On the day after the inauguration many thousands are expected to take part in the 'Women's March on Washington". Organizers who began planning the event last November shortly after the presidential election say the objective is to bring national attention to women and other groups who feel they have been marginalized. We'll hear different perspectives on who's going, who isn't and its possible political impact.
A panel talks about new federal protections for medical privacy that went into effect April 14: what changed, why some consumer advocates say more needs to be done, the new responsibilities of health care professionals, and what to expect at the doctor’s office, the hospital, and the pharmacy.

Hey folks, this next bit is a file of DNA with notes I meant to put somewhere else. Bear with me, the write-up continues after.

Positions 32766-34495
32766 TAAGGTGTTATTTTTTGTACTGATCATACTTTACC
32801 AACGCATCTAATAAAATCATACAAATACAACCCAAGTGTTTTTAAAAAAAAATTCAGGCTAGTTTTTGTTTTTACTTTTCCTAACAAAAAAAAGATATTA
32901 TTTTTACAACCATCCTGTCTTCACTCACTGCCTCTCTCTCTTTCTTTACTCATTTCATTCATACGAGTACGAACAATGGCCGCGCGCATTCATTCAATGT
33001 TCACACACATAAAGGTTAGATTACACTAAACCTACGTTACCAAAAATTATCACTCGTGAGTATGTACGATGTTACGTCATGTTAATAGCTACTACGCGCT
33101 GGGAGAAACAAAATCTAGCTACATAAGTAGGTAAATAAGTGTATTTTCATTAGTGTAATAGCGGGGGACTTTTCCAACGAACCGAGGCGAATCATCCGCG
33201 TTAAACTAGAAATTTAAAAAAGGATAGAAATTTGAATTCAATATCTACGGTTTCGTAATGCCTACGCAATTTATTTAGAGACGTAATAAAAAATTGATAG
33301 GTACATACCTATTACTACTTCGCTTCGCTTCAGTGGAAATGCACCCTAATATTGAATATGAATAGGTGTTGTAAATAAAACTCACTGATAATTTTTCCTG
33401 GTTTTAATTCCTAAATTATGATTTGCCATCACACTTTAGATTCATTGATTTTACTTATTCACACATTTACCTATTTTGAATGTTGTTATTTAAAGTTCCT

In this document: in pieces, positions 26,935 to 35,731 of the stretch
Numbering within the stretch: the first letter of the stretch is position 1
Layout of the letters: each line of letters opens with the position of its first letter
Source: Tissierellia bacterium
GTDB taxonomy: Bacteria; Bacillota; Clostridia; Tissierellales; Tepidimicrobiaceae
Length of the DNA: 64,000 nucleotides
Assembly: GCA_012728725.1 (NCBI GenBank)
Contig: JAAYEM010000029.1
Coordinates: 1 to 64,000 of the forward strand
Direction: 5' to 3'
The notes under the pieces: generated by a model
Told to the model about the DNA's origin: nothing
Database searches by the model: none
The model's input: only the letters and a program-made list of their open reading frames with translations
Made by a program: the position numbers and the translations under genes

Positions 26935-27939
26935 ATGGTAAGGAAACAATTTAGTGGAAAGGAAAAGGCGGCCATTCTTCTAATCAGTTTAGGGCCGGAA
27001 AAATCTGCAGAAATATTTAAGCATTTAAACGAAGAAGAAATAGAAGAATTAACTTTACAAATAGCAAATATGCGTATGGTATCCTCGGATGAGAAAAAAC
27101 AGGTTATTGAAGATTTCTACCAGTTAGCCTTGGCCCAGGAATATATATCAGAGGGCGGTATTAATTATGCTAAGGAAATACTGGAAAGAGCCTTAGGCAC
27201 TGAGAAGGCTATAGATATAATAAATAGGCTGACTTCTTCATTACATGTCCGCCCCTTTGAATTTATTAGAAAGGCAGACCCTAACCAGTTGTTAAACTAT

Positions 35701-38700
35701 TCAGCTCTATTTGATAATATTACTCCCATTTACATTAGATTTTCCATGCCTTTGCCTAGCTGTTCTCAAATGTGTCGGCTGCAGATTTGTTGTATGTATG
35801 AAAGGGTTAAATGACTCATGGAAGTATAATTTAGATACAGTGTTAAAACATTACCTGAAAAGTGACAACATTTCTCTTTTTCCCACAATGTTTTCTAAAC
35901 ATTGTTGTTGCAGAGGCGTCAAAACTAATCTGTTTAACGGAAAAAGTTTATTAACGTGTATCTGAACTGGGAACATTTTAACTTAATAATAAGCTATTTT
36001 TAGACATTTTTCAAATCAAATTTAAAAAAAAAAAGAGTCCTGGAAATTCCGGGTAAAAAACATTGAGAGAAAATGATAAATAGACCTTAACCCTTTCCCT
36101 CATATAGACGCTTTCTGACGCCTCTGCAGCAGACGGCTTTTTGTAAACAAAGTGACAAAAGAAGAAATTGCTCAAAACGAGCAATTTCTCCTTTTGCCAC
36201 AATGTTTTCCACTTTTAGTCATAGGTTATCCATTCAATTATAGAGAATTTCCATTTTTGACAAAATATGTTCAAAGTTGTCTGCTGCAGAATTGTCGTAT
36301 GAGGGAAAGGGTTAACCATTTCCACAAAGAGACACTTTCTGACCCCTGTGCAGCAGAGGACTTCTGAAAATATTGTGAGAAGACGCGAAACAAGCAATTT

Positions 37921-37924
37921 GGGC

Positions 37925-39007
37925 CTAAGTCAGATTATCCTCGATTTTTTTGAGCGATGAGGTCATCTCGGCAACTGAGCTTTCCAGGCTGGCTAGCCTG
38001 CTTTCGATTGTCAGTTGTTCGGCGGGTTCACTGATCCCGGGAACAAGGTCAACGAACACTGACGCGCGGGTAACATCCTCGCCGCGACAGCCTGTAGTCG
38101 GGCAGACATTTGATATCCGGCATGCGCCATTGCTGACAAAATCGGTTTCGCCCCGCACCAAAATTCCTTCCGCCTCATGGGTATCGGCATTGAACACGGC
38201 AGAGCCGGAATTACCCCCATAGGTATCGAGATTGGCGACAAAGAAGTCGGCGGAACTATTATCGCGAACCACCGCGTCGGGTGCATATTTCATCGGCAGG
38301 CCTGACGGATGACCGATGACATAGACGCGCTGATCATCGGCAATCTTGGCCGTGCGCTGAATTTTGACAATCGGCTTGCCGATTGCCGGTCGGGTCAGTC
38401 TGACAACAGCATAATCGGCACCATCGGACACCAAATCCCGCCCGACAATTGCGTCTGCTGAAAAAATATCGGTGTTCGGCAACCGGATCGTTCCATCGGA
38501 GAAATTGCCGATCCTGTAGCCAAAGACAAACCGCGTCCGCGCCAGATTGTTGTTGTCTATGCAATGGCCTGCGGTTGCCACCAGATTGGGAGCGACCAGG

- Melinda Hatton vice president and senior Washington, D.C. counsel for the American Hospital Association
- Joy Pritts assistant research professor at Georgetown University's Health Policy Institute
- Julie Rovner health policy correspondent for National Public Radio, author of "Health Care Policy and Politics A-Z," and contributing editor for National Journal's CongressDaily.
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